You can find whole dialogues, debates and volumes written on the pros and cons of helmet wearing and this blog post isn't taking a position one way or the other.  In the U.S. helmet wearing is more the norm.  In Europe where people use bikes to commute and for daily errands, not so much.  Over here we wear special cloths to bike in, over there, again, not so much.  There's two schools of thought on this as well.  The American point of view is specialty for all things and all sports and having sport-specific wear, anything from helmets to sunglasses to upper and lower cladding of our bodies.  Another school of thought is that wearing helmets and bike specific clothes makes bike riding look intimidating or dangerous and hard to do, like you need special stuff to ride and that can discourage people from taking it up as adults.  There's a perception thing too.  Cyclists riding in full kits (bike shorts and bike jerseys) often find drivers to be less courteous or friendly.  Riding in street cloths, riders report that people are friendlier, wave and smile more.  Whether that's right or wrong, it seems to be the way things are.  Europeans for the most part use bicycling as transportation and aren't bothered with special outfits because it's just a part of normal everyday life of going to the store, running errands or getting to and from work.  Of course there are pro European cyclists who look and dress the part, but everyday people cycle in street clothes over there more than people do over here.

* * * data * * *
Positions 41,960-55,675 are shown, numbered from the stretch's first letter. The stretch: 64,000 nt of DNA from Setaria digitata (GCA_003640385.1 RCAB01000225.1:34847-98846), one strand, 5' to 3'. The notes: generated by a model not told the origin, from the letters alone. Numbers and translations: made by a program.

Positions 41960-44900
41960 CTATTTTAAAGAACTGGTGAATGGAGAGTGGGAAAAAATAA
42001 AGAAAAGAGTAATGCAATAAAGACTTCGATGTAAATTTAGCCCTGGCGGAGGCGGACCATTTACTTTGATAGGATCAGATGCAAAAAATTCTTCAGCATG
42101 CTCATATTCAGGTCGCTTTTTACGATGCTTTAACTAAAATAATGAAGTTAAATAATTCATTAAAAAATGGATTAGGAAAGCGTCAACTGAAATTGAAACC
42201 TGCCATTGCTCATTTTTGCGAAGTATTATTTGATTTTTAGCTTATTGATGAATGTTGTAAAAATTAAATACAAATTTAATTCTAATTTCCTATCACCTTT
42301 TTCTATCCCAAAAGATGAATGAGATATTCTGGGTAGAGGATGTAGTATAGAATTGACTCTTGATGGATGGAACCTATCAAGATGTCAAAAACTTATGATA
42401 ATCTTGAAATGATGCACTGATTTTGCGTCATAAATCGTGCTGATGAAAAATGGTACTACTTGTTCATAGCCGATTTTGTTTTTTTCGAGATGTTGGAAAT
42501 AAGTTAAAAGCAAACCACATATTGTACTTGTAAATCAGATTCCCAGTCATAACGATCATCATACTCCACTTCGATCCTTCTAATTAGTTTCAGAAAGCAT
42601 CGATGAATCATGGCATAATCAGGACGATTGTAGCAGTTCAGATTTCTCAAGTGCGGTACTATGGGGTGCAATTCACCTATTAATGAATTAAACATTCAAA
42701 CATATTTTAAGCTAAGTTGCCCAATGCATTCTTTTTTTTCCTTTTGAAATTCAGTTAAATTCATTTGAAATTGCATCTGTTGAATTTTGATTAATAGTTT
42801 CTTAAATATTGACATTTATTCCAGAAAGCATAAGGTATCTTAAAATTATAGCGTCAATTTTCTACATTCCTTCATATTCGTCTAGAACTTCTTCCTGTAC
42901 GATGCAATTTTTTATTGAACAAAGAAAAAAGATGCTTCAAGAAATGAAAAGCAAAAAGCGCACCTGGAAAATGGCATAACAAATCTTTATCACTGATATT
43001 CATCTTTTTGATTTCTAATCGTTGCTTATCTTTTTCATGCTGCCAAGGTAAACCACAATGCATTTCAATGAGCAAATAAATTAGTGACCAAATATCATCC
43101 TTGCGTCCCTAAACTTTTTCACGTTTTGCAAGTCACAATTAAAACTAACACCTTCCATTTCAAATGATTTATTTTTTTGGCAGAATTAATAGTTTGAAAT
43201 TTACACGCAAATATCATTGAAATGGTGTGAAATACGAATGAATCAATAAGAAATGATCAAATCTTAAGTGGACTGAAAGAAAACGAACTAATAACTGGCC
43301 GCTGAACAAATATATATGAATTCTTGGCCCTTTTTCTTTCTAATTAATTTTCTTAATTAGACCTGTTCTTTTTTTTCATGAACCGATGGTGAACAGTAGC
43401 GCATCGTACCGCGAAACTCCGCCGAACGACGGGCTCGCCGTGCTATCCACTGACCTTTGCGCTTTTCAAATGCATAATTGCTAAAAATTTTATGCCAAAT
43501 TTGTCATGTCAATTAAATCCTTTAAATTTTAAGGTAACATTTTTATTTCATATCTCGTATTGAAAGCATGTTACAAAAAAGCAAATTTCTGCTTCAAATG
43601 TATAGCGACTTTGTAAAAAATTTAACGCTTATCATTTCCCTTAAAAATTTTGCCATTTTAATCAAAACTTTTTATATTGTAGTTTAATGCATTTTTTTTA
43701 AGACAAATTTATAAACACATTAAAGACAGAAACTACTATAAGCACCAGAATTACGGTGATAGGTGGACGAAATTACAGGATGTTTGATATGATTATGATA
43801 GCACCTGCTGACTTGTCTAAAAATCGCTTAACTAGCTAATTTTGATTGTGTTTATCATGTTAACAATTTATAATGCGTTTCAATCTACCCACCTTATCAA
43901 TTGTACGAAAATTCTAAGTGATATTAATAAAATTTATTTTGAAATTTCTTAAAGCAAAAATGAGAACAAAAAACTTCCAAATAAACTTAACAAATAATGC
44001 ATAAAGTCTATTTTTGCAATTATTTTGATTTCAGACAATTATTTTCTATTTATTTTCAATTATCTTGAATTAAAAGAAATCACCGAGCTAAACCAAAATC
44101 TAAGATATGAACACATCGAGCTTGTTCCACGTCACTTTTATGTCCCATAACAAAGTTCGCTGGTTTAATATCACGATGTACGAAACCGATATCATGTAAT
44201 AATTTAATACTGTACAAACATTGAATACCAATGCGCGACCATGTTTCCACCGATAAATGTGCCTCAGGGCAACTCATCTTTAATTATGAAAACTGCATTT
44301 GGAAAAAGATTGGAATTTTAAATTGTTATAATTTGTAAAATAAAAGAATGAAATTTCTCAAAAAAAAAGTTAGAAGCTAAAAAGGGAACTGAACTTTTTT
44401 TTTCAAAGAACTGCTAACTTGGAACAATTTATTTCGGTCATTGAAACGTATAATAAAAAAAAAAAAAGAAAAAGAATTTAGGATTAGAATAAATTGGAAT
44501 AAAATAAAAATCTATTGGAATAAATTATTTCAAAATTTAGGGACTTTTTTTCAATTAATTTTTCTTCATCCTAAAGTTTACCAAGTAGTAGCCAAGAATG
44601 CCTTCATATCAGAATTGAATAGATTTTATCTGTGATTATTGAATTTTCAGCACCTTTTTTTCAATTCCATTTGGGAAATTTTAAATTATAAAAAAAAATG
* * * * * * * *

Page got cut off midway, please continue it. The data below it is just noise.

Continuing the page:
As for me and my bicycle wear, here again is an example of learning about the "why" of something and changing your mind about it.  I swore I wouldn't wear bicycle shorts when I first started riding.  I thought that people wore them to look cool or to look like they were really into the sport and wanted to look the part.  Wrong.  They are worn for comfort, not looks.  If you ride long distances and long hours it keeps you comfortable in the saddle, period.  On rides over an hour, your body thanks you.  In addition to the padding which prevents or minimizes chaffing, the Lycra compresses your muscles as they work hard on long rides.  Your legs actually feel less tired after a long ride when you wear them. They're not exactly attractive and there's really no other reason to wear them.  If I'm out for some serious time in the saddle on long rides I'll wear them and sometimes a jersey too, more for function than anything else.  If you see me bopping around town and running errands, I'm wearing whatever I happen to have on.

Here is a link to the Ride Schwinn Facebook posting about the subject of Helmets on Heads program


  1. I followed your QR here. Congrats on technology! I never wore a helmet as a kid, but I would never go without one now. I'm struggling to get my kids to wear a helmet, it's easier to hop on the bike and go, but I'm working hard to instill the habit in them. Although bicycle helmets likely aren't as safe as other sport related helmets I figure they can't hurt and can help so why not wear them? As for bicycle shorts, yup, once I tried them I've not gone back. Amy

    1. Amy,

      Thank you for your comments and I hope you have success with your kids and helmets. It's great you're being a good role model to them! Technology is an amazing thing.